'Learning by doing' at Råde Migrant Reception Centre
At one time this was a Smartclub retail outlet; now it is a reception centre for migrants. This is where experts from the Norwegian ID Centre are assisting the Norwegian police in training new document inspectors.
Helping others to improve their skills in ID assessment is one of our primary tasks at the Norwegian ID Centre. We do all we can to assist our users, including the Norwegian police, to get the training necessary to ensure that ID inspections are carried out with the highest level of accuracy. One example of our work is the on-the-job training we are providing at the Migrant Reception Centre at Råde, in the county of Østfold. Let’s take a look at the work being carried out.
In a store that was once a part of the Smartclub retail chain, beside the E6 motorway in Råde, we are greeted by a huge sign emblazoned ‘Reception Centre Østfold.’ In an office on the first floor, document investigators from the Norwegian ID Centre have created a mobile lab and training centre for police staff. New ID documents arrive daily to be examined by police staff members, under the watchful eye of our document experts.
Today, document investigator Ida Gladheim is instructing police staff. With her is Sara, a 27 year old police recruit who is being trained in practical document assessment. Sara has been working here for a while and can already be included among the most experienced police staff in the lab. Nonetheless, she still has a fair way to go before being a fully-fledged document investigator.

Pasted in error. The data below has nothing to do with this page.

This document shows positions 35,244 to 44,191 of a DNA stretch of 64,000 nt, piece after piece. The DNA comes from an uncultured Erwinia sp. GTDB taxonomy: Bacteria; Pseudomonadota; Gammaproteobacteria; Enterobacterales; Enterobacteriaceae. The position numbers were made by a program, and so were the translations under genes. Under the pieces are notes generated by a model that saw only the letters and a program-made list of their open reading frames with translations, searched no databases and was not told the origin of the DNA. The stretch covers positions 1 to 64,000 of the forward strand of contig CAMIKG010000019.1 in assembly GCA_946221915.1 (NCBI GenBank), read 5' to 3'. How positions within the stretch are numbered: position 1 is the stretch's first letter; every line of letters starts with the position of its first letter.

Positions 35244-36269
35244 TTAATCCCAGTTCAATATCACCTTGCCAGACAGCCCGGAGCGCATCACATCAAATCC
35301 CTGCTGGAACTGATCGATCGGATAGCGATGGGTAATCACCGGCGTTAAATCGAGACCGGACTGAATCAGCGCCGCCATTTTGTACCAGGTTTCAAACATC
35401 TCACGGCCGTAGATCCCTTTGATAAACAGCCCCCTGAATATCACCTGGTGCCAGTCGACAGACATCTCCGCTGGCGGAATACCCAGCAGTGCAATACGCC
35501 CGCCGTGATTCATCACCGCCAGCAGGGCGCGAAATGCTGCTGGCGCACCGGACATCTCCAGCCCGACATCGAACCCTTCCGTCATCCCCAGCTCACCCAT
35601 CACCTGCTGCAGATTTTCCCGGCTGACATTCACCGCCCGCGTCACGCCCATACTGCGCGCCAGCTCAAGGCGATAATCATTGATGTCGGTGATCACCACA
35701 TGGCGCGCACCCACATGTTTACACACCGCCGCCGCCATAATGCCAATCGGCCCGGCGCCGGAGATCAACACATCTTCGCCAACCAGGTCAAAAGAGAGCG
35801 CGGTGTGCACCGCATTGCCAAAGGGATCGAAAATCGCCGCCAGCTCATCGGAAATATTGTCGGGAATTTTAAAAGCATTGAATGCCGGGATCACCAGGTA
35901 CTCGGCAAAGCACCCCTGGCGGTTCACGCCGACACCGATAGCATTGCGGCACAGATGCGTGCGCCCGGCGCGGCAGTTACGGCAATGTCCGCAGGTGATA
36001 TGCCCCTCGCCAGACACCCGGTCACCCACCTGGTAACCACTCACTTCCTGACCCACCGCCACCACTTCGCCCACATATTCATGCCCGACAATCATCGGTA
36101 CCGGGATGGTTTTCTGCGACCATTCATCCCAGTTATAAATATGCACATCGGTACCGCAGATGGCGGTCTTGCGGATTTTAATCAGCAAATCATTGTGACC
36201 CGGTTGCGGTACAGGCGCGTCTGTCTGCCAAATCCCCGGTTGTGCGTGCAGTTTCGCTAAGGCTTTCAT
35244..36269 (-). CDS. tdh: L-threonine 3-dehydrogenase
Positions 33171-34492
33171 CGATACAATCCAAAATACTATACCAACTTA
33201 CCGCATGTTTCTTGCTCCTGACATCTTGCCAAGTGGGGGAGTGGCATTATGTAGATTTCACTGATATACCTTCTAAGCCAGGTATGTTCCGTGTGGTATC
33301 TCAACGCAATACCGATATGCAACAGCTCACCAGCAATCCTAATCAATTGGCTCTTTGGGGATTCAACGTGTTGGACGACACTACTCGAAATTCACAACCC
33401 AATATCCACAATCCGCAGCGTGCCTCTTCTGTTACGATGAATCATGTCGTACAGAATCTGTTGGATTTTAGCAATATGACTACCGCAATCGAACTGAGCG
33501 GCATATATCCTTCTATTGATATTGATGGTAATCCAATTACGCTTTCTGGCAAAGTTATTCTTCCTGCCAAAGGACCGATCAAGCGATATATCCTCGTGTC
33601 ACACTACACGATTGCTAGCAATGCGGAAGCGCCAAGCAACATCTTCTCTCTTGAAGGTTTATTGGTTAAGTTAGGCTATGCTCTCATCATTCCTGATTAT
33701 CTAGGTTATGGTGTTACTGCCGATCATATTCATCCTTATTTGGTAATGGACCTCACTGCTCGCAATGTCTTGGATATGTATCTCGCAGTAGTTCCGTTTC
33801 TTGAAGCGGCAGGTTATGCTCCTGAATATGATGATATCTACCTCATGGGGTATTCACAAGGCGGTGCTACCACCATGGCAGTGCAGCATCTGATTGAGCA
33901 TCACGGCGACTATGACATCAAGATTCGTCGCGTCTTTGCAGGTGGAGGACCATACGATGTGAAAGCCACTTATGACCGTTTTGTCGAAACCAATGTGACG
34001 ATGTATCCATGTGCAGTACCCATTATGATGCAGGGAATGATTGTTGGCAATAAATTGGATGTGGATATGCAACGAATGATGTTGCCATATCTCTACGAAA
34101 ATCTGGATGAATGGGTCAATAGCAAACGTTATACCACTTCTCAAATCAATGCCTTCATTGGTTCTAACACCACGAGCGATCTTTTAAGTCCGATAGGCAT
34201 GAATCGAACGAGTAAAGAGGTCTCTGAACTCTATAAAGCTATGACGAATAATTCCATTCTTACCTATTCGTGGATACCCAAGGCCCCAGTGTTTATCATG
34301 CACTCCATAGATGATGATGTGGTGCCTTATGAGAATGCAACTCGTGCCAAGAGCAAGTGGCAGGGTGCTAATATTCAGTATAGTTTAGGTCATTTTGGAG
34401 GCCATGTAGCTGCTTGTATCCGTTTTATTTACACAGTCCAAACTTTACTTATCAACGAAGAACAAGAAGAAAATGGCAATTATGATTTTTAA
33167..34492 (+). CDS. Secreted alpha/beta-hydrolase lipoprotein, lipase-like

An eye for detail
In the lab, it is the little things that count – details so small that they are almost invisible to the naked eye. This is where technical equipment comes in handy. Just as important, however, is the ability to examine those small details, and this takes a lot of training. Any deviations from the textbook need to be noted, small or large. It is important to see if theory and reality correspond.
The document investigators begin their work for the day with an air of purpose. Right now it is reasonably quiet at the reception centre, but this could change in the blink of an eye. The investigators make use of the available time to acquire valuable new expertise. One of the tasks for the day is to check a Nigerian passport. Sara demonstrates how she deals with large and small challenges when she examines the document closely. It turns out to be more demanding than it appears at first glance. The checklist is long, making Ida’s extra experience and competence welcome. She answers questions which come up along the way, and makes sure Sara gets the assistance she requires. Every aspect of the passport is closely scrutinized. Sara also has range of technical aids at her disposal, including the reference databases iFADO and DISCS.
Sara appreciates the variation that working in the lab entails. No two documents are alike, and the work required to differentiate between genuine and false is demanding, both in terms of time and resources. She finds it motivating to see the results of her work. So far, 14 false documents have been exposed as a result of examinations carried out in the lab. These might otherwise have been accepted as genuine.
In the case of the Nigerian passport, more work remains to be done. This is the way to build practical expertise. Today’s work hasn’t only contributed to increased knowledge and competence however, it also brings new statistics to light, which confirm that the focus on sound checking routines for ID documents is effective.
Professional tools make the work easier. In the lab, document investigators have set up the necessary equipment to do a thorough job, such as document scanners.
When the naked eye is not enough, stronger remedies are needed.
Sara (on the left) throws herself into the task of inspecting a newly arrived Nigerian passport. Ida Gladheim, one of our experienced document investigators at the Norwegian ID Centre, supervises her work.
It requires a comprehensive effort at the reception centre to deal effectively with so many refugees, with so many different nationalities. Good communication is essential, requiring the use of various visual aids.
(All photographs: Thomas E. Oksum, Norwegian ID Centre).